Snoochie Boochies?

Kevin Smith is unquestionably a talented writer and director, but Mallrats was not one of his finest projects. With that said, I couldn’t help but catch myself laughing out loud at some of the foul, juvenile, yet surprisingly hilarious jokes throughout the film. “Say, would you like a chocolate covered pretzel?”

It was blatantly obvious during the opening credits that this was a vintage 90s comedy, so I factored in two scenarios: The film would be painfully horrific, or it would be painfully hilarious. Unfortunately, neither of my hypotheses were correct.

It’s not difficult to conclude that Mallrats was a low-budget film, but I commend Kevin Smith for the work he did. Word through the grapevine acknowledges Mallrats’ appeal to viewers at film festivals, but it’s box-office success is definitely another story. The film struck me as a very raw project, but it had an all-star line-up of actors and actresses. On the other hand, I may be getting a little carried away with the “all-star” term, but Jeremey London, Jason Lee, and Shannen Doherty are definitely well-known, and perhaps even notorious.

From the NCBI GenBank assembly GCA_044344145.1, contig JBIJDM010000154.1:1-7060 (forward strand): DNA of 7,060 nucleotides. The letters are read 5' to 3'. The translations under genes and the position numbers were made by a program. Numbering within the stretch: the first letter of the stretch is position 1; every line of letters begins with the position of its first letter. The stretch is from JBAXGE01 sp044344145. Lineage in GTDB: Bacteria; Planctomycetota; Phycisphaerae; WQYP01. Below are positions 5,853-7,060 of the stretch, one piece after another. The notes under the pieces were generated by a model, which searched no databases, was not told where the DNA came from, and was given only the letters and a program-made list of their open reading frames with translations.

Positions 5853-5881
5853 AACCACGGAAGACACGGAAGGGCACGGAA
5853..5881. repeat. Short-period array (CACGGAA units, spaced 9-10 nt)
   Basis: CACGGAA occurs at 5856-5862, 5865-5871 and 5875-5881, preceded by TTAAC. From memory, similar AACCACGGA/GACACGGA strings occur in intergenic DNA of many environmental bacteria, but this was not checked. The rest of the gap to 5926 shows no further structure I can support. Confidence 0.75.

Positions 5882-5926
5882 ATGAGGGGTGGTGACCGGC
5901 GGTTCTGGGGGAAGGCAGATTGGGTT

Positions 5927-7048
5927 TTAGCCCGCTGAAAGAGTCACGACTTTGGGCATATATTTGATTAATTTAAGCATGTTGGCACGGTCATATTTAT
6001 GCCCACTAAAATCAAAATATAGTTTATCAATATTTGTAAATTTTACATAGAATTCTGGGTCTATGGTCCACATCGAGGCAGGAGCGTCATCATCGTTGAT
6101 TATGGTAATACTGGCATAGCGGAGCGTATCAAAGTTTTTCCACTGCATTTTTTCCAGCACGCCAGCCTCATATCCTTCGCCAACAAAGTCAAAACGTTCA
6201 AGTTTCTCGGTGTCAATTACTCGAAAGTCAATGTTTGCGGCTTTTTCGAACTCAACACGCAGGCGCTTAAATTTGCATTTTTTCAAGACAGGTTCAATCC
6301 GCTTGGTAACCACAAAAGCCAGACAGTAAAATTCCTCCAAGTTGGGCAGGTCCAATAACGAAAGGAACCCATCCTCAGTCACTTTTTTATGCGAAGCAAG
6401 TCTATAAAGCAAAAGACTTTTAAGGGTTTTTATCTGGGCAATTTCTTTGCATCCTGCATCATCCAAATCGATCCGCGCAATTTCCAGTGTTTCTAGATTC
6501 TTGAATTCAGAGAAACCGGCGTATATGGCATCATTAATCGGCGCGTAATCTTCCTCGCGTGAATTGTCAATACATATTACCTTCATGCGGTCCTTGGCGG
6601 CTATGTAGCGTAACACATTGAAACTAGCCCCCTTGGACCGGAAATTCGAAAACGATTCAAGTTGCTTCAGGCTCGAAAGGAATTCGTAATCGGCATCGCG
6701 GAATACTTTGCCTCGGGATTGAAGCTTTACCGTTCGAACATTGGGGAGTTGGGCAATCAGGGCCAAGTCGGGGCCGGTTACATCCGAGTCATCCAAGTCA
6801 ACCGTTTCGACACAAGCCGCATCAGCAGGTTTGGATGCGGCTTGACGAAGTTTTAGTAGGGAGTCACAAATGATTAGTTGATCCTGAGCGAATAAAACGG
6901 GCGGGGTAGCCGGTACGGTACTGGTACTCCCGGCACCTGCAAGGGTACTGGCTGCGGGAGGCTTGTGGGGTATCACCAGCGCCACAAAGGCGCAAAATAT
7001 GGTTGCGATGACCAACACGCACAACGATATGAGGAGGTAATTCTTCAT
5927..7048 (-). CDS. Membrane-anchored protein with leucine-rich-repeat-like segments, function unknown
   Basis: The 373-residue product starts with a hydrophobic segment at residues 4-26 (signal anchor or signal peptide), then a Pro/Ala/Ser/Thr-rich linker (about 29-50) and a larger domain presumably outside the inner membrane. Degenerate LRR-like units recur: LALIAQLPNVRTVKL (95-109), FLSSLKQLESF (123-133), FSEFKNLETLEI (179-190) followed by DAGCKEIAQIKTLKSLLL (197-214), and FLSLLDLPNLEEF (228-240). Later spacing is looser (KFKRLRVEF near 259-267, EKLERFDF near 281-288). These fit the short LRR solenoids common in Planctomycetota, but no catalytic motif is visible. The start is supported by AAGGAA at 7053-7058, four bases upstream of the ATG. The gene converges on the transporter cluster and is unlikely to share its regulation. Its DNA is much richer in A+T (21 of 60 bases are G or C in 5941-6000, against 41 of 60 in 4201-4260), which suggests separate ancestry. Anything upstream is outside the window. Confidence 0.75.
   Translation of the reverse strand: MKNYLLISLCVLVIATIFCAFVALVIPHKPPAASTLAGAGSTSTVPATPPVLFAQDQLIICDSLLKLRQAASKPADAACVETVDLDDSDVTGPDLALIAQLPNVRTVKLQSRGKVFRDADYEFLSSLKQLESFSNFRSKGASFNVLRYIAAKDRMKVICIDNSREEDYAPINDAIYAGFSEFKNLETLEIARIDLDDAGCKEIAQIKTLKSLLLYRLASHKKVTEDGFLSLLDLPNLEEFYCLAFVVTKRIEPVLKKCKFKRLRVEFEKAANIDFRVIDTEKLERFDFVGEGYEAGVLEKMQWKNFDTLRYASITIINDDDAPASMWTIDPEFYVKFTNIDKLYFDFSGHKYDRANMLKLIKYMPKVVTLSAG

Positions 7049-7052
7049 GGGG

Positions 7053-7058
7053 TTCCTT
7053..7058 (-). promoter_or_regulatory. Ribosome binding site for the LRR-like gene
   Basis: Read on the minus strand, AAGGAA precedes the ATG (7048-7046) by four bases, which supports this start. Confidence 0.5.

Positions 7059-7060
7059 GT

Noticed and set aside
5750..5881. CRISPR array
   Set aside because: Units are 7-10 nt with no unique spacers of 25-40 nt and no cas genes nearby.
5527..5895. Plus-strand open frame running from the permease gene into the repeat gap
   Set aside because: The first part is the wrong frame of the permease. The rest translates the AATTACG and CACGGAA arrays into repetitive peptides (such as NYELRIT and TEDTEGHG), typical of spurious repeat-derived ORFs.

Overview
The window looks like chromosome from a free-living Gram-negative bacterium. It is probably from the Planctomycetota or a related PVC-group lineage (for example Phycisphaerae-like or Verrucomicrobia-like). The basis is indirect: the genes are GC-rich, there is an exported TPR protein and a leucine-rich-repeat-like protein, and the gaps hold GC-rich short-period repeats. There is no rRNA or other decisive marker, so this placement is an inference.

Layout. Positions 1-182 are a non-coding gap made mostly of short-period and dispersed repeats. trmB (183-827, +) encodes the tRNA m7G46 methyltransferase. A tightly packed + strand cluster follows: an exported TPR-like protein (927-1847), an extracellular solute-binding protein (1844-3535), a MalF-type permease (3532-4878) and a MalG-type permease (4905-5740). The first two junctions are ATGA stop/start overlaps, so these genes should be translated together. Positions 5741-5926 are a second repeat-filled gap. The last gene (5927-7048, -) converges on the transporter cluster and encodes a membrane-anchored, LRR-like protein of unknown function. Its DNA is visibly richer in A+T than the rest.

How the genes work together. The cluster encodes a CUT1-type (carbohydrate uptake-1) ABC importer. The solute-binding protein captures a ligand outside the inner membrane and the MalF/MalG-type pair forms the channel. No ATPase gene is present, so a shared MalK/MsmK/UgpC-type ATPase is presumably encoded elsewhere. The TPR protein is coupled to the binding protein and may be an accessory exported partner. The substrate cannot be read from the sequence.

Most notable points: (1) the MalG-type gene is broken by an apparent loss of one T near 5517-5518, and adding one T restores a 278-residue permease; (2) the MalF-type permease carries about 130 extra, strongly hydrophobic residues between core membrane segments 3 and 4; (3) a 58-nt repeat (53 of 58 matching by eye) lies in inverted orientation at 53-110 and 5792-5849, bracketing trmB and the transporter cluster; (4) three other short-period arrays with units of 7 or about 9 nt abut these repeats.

The whole “I lost my girlfriend, but I’m going to win her back” story is very played-out in my opinion, but those stories become much more interesting when Jay and Silent Bob are tossed into the mix. With a plethora of joke topics ranging from marijuana to genitalia and flatulence, Jay and Silent Bob definitely added a more extreme sense of humor to the film. Jay is played by Jason Mewes, and some claim it is hard to distinguish “Jay” the character from “Jason” the person. Silent Bob is played by none other than the writer and director himself, Kevin Smith. Silent Bob is indeed silent throughout the film aside from a few surprisingly insightful comments.

As a whole, I enjoyed Mallrats. However, I cannot confidently say it was a great film. Perhaps my warped sense of humor contributed to my laughter during Mallrats, but I would be careful who I recommend this film to. What I can confidently say is that this film is in no way, shape, or form suitable for children.

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